It is also a fair bit of hand work to make each physical example that I have. I would like to be known as the guy who figured this all out, but I would also like to be able to make some money for once. I've been working on LaserBoy for more than 20 years!
Being that this is all based on generic off the shelf hardware and free open source code, protocols and standards, it would not be too difficult to copy. I'm hoping that people would want to support where it came from and see the value of getting one (or more) hand made by me personally sent to them.
I would also like to attract other developers to add to the capabilities of this platform to make it the open source standard for network laser control.
Here's a bunch of pictures!

LaserBoy !!! / Finally some LaserBoy tutorials!
« on: October 20, 2020, 07:21:19 pm »
Check out my LaserBoy YouTube Playlist for a series of videos about using LaserBoy.


struct LaserBoy_bmp (written in C)

class LaserBoy_color

class LaserBoy_palette_base : public vector<LaserBoy_color>
class LaserBoy_palette : public LaserBoy_palette_base
class LaserBoy_palette_set_base : public vector<LaserBoy_palette>
class LaserBoy_palette_set : public LaserBoy_palette_set_base

class LaserBoy_3D_double
class LaserBoy_real_vertex : public LaserBoy_3D_double, public LaserBoy_color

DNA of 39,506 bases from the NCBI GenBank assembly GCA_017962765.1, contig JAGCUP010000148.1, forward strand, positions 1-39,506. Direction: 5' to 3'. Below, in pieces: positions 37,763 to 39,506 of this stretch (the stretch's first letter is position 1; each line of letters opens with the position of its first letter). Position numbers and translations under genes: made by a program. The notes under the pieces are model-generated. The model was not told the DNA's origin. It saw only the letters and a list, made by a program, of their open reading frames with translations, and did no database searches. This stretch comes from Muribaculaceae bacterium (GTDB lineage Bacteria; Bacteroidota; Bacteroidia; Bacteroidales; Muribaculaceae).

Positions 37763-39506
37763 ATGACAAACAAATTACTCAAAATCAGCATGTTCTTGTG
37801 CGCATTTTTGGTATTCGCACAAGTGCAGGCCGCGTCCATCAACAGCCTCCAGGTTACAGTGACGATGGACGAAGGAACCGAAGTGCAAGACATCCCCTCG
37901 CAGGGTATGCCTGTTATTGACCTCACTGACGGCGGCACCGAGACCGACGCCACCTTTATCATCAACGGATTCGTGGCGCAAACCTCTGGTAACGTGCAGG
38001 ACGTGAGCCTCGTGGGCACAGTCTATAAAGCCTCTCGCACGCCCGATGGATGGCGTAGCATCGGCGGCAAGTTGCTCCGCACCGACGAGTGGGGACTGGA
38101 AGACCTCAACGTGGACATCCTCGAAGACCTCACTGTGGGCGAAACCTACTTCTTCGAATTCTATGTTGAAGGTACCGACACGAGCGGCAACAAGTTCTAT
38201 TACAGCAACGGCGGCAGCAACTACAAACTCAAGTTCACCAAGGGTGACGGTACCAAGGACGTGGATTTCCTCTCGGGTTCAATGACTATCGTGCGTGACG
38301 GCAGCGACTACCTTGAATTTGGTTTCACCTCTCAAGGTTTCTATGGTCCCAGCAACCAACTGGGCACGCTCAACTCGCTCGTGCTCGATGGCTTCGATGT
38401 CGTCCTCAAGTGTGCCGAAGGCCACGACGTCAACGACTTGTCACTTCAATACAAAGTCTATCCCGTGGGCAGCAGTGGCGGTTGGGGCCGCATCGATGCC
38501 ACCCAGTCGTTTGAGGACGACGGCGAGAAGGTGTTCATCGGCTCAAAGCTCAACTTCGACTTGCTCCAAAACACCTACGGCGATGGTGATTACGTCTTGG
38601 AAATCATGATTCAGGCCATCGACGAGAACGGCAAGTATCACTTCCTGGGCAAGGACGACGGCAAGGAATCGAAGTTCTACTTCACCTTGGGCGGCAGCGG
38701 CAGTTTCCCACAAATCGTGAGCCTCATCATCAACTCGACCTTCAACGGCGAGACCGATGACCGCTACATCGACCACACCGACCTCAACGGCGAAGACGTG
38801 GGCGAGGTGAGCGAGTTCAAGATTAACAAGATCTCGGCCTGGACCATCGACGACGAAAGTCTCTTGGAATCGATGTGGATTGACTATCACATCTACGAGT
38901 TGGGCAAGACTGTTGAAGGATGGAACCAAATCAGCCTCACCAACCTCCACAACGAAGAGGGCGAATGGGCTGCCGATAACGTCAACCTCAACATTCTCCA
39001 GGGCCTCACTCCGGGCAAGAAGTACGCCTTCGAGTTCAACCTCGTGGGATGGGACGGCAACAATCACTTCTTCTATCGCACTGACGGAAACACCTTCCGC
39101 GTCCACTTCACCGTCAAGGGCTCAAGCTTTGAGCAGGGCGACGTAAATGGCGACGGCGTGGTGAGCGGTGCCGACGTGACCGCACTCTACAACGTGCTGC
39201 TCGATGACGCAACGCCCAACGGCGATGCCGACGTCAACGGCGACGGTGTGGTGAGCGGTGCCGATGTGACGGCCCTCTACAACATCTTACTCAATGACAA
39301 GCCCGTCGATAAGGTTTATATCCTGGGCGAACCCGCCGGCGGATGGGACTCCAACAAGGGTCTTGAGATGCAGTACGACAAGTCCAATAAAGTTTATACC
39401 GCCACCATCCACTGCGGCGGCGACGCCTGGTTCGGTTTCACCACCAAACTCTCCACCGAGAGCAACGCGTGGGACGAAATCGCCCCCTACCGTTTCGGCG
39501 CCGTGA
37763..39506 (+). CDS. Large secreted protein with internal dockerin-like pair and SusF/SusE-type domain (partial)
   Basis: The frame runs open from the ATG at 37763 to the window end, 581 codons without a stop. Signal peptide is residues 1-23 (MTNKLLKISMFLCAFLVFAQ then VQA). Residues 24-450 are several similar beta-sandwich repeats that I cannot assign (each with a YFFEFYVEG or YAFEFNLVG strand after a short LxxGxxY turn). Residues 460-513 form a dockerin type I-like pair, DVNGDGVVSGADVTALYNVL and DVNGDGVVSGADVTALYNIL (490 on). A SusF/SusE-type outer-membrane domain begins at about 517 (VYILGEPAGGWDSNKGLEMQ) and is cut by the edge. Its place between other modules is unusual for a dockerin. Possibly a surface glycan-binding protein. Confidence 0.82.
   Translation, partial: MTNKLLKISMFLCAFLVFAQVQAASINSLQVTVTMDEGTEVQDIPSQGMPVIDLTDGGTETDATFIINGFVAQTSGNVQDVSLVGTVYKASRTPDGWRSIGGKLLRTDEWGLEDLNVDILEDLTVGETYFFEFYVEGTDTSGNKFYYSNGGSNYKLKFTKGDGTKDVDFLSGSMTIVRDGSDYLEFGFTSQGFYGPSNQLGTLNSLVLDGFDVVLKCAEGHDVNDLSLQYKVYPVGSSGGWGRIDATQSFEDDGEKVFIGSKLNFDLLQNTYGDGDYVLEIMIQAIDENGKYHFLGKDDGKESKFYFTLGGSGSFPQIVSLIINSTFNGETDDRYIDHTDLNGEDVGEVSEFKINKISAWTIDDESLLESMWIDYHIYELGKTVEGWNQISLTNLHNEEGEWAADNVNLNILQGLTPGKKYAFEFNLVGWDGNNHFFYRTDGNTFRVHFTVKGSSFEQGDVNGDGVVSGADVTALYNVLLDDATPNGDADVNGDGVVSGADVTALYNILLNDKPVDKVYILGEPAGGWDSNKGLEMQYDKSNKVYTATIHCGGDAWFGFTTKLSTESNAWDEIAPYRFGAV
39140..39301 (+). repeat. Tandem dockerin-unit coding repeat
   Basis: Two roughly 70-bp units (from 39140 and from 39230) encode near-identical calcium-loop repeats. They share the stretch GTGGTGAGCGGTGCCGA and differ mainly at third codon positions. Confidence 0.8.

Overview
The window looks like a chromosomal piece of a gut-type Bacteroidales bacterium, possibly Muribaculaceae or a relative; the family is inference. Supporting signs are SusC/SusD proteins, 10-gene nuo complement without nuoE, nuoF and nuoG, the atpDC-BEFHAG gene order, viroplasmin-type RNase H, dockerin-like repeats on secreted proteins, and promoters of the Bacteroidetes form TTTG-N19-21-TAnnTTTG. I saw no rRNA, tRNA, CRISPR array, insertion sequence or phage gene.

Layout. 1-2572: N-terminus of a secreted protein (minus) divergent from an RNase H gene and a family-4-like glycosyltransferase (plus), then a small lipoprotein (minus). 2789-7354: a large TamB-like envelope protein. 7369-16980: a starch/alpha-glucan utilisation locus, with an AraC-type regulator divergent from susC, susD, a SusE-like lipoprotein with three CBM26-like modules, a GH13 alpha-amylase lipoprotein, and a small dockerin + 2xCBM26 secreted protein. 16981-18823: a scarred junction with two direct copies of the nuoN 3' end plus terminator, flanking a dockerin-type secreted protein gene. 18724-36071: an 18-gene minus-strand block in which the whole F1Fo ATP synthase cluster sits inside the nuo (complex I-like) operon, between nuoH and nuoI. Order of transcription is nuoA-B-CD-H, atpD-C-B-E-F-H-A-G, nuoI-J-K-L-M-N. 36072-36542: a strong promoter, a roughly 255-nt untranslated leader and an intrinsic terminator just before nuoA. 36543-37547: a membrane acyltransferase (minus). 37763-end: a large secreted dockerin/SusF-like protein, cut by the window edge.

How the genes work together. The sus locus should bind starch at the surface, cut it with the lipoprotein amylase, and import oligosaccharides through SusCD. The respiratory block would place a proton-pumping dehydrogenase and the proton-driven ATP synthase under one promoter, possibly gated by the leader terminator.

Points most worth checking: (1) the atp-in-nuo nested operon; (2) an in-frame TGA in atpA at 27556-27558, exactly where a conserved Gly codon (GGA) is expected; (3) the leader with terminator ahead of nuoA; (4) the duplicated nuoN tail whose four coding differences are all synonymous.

class LaserBoy_real_segment_base : public vector<LaserBoy_real_vertex>
class LaserBoy_real_segment : public LaserBoy_real_segment_base
class LaserBoy_real_segment_set : public vector<LaserBoy_real_segment>

class LaserBoy_ild_header

class LaserBoy_3D_short
class LaserBoy_vertex : public LaserBoy_3D_short, public LaserBoy_color
class LaserBoy_segment_base : public vector<LaserBoy_vertex>
class LaserBoy_segment : public LaserBoy_segment_base
class LaserBoy_frame : public LaserBoy_ild_header, public LaserBoy_segment
class LaserBoy_frame_set_base : public vector<LaserBoy_frame>
class LaserBoy_frame_set : public LaserBoy_frame_set_base

class LaserBoy_wave_optimization_parameters
class LaserBoy_wave_header
class LaserBoy_wave_sample

class LaserBoy_space : public LaserBoy_frame_set, public LaserBoy_palette_set

class LaserBoy_TUI : public LaserBoy_space
class LaserBoy_GUI_base
class LaserBoy_SDL_GUI : public LaserBoy_GUI_base

About This Forum / 54
« on: November 17, 2018, 03:18:46 am »
I had an awesome birthday 11/16/18.

I wish you could have been there!


Media of the moment / James Lehman solo exhibition at Akrona Gallery
« on: October 26, 2015, 05:01:28 pm »
Hey everyone!

I just got the date.

January 7th, 2016.

will be the opening reception for a 3 week solo exhibition of my work at Akrona Gallery.

I will have at least 20 paintings and probably as many or more of my polymer clay items on display and for sale.

I will also have a nice collection of my wire-wrapped stones so there will be items from about $20 to thousands for all art collectors.

Hope to see you there!


I just made a pile of cool necklaces!


LaserBoy !!! / Totally new functions!
« on: February 23, 2015, 02:54:08 pm »
A new new new newer version of LB is available!